For the dwindling number of us who like to hold the daily Kansas City Star in our hands and go through the paper leisurely, Saturday’s paper was one that had a lot to offer.
The edition was a good example of why newspapers, beat down though they are, often deliver more intellectual stimulation than the Internet.
One reason I think the print edition is more satisfying than the Internet is the juxtaposition of illuminating photos with well-written stories. Of course, photos are all over the Internet, too, but for some reason, the photo-print combination is more compelling when you’re holding the newspaper and letting the words and images settle slowly.
The importance of the image-word linkage was most evident in Saturday’s lead stories — side-by-side reports by senior political reporter Dave Helling on the final days of campaigning by Roy Blunt and Jason Kander.
Kander, a Democrat, and Blunt, the Republican incumbent, are locked in an epic battle for one of Missouri’s two U.S. Senate seats. (The other seat, held by Democrat Claire McCaskill, is not up for election this year.) Helling spent a day or two with each of the candidates last week and provided readers with an intriguing look at the approaches the two men have been taking as they near the wire.
The contrast between the two was clearly evident in the side-by-side photos taken by Star photographer Allison Long. The photo of Kander shows him talking on the phone after stepping off his campaign bus in Warrensburg. Kander’s name is printed in huge letters on the side of the bus, and in the photo his head is centered beneath those big letters.
Kander is wearing distressed jeans, a long-sleeved dress shirt and casual shoes. His left hand is on his belt buckle. The picture reflects Helling’s story of a candidate who is focused but seemingly confident and at ease.
The photo of Blunt also depicts him as composed and confident. He is standing on a stage, in a warehouse in Springfield, speaking to and pointing toward a group we cannot see. He is wearing cuffed, gray slacks, a blue or gray dress shirt and what looks to me like tan cowboy boots. Large “Roy for Missouri” signs surround him.
The opening quotes in both stories reflect the candidates’ contrasting styles as Election Day hurtles toward them. Helling quotes Kander, 35, as saying: “There is a new generation stepping forward right now. It is a generation that is more focused on ideas than on ideology.”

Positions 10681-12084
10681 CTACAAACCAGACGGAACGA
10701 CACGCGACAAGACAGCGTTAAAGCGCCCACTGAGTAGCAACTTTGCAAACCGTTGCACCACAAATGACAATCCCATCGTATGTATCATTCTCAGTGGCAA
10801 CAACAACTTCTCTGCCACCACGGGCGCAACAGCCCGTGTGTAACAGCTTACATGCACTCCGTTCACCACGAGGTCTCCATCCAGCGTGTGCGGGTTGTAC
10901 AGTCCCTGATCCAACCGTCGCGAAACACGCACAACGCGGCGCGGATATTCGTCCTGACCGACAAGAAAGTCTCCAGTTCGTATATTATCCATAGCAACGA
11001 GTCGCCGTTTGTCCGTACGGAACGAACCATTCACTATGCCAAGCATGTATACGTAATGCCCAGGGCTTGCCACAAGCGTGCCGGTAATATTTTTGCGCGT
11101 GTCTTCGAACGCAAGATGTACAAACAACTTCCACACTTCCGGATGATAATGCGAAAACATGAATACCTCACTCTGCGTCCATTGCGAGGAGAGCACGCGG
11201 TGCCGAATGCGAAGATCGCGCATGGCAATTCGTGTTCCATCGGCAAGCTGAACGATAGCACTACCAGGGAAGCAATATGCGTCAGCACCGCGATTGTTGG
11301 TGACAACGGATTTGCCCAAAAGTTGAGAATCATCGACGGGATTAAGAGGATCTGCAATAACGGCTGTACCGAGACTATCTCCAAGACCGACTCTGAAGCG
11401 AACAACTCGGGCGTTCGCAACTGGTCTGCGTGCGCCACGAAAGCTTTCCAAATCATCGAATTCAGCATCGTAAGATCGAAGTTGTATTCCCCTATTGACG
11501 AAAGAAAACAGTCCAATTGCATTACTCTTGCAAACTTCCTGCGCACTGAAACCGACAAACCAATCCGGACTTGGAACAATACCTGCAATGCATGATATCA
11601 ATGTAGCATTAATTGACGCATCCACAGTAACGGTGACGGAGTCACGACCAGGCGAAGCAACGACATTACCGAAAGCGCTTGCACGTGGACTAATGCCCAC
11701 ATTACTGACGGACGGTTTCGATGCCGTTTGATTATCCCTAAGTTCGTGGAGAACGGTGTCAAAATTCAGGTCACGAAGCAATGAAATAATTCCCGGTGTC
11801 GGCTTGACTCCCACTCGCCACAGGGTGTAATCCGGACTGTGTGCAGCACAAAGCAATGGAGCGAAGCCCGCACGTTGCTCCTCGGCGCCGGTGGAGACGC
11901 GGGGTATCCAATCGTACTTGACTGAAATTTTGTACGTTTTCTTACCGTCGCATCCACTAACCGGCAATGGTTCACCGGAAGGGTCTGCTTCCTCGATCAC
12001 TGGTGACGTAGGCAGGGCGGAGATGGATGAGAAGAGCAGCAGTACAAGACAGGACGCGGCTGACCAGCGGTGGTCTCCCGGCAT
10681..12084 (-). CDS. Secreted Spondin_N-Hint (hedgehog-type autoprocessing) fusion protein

The words make him sound like a political science teacher smoking a pipe and exchanging high-minded thoughts with colleagues.
Blunt, on the other hand, sounds like a colonel brandishing a sabre and preparing for battle.
“Religious liberty is at stake,” he tells the warehouse crowd. “The Second Amendment is at stake. Freedom of speech is at stake. Our rights and liberties are at stake.”
With those strong beginnings, Helling effectively grabbed the readers’ attention and set the stage for an additional half-page of text on an inside page.
…Good stuff. These are the types of stories that make newspapers very relevant, even in the electronic age. And stories like those are one reason I won’t be giving up my printed edition until it isn’t printed any longer.
While a good news story still gets me pumped up, I am strangely indifferent about the diminution of The Star’s editorial page.
On Facebook, former editorial page writer Barb Shelly has been hammering away at Publisher Tony Berg for decimating the editorial page and making a hard right political turn in recent weeks. (The paper has endorsed at least three Missouri Republicans — Blunt in the Senate race, Josh Hawley in the attorney general’s race and Jay Ashcroft in the secretary of state’s race — who probably would not have been endorsed if Berg had not fired longtime editorial writer Yael Abouhalkah a few weeks ago.
But this is how things can go when a big, once-stable organization — any organization, not just a major metropolitan daily — has become a shadow of its former self. The Star is down to probably fewer than 500 employees, where it once employed more than 2,000. The once-pulsating newsroom, I understand, now resembles the clubhouse of a baseball team that has lost 10 in a row.
I have watched this paper lose its verve over the last decade or so, and it just isn’t coming back. All momentum is gone. And, so, while I still love to read the paper, I’m through wringing my hands. And you know what? I think a lot of readers feel the same way. Among my circle of friends, I don’t hear a lot of complaining about The Star. I used to. But many of them have canceled their print subscriptions, either because of spiraling subscription prices or the downturn in quality, or both.
Many of those who haven’t abandoned the print edition are like me: They sit down with it, read and enjoy whatever good reporting and good photography remain, and then toss it aside and get on with their day.